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Fashion in the 1970s

Fashion in the early 1970s seemed to have little rhyme or reason; while both sexes were wearing tie-dyed shirts, ‘unisex’ bell-bottoms and second-hand military attire (for an ironic-yet-stylish comment on the Vietnam War), women were also wearing mid-calf hemlines and granny dresses.

Women began to wear Hot Pants and ra-ra skirts (but not bra’s – they burned them instead) while men wore flares, side burns, Zapata moustaches and b-i-i-i-g collars.

Nothing was too short, too low, too high, too colourful or too overwhelmingly patterned, and all the rules of good taste were broken. But just for once, people seemed to actually like the clothes they wore.

70sboot

Evening wear was a riot. Women favoured the Big Flouncy Dress™ (as frequently modelled by Michelle Dotrice and the birds from Man About The House). Boots were high (boy, were they HIGH!)

As the decade progressed, Disco made its mirror-balled debut and synthetic fabrics took on a life of their own.

Satin, polyester and velour abounded, as did gold lamé, designer clothes and shoes (Gucci, YSL, Charles Jourdan), French cut jeans, high-waisted super wide pantsuits, Short bomber jackets, strappy high-heels, spandex bodysuits, slinky wraparound skirts, halter tops, boob tubes, blouses with puffy sleeves and wide gathered waists, tiny gold belts, Tuxedo striped hot pants, off the shoulder flowing flower-print dresses, one-shoulder dresses, cigarette lighters or coin purses hung from the neck, and strong perfume by Halston or Chloë. Phew . . . are you ready, do the bus stop!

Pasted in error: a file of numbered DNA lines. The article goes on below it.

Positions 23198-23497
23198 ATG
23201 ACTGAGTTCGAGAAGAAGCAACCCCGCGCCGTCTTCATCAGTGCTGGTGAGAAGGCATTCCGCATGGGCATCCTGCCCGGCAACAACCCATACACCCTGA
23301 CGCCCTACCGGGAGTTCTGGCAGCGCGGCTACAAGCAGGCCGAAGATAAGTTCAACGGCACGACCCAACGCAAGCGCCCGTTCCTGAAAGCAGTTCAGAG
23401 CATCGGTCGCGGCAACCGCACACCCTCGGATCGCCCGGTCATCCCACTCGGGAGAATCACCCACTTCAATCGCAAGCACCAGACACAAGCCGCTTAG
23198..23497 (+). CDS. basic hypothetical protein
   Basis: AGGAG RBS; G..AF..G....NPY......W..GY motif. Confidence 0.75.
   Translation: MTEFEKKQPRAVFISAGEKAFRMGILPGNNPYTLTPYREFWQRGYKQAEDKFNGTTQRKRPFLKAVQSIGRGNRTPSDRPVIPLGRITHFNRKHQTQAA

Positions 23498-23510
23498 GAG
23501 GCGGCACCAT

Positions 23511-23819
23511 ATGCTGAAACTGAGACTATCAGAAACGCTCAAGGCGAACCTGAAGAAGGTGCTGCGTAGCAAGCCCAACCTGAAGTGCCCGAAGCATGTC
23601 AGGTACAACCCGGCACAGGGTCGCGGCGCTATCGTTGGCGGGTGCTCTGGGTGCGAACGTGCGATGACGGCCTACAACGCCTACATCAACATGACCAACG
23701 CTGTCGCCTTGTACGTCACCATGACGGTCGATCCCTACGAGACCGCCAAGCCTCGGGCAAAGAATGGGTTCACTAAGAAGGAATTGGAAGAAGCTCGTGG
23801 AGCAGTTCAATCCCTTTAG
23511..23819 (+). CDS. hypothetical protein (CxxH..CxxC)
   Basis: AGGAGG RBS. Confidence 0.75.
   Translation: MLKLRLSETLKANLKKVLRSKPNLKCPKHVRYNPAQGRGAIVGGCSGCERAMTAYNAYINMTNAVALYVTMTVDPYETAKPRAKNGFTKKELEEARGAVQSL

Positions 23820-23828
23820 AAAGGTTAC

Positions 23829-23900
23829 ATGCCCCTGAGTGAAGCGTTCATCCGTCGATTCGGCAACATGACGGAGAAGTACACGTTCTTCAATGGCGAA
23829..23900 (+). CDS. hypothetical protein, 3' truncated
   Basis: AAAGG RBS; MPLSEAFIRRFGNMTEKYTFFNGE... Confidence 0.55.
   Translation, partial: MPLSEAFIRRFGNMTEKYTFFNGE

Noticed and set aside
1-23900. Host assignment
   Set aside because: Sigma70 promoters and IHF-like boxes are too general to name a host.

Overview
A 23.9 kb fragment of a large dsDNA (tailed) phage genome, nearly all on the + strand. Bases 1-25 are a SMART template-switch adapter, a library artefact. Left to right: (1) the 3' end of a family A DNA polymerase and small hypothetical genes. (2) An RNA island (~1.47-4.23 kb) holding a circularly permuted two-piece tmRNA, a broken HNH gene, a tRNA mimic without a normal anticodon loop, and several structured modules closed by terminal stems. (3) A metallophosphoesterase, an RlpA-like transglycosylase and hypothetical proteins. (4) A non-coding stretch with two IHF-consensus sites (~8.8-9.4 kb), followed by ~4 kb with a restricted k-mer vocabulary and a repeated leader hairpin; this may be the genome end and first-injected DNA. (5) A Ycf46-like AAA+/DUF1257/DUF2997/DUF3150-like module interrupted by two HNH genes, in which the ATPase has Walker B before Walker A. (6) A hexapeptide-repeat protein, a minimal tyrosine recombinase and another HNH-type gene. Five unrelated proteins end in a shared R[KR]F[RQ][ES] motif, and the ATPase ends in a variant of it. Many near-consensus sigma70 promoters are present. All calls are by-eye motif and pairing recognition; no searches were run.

Eye shadow was big business in the 70s . . . pale blue, pale green, silver, gold . . . anything as long as it was shimmery. For maximum disco effect the eye shadow could be teamed up with white eyeliner.

Foundation was pale, lipstick was bright, and blusher was more often than not in baby pink (and often had sparkles or glitter in it).

But the 70s were the Lip Gloss decade! Preferably scented and flavoured (coconut, strawberry, cherry and bubblegum flavours were popular).

By the time Punk Rock came on the scene in the late 70s, fashions changed as radically as was possible – While bikers and Hells Angels had dressed in black and shoved metal studs through their clothing for most of the 70s, the new punks sported every colour under the rainbow but preferred to shove the metal studs (and safety pins) through their ears and noses.

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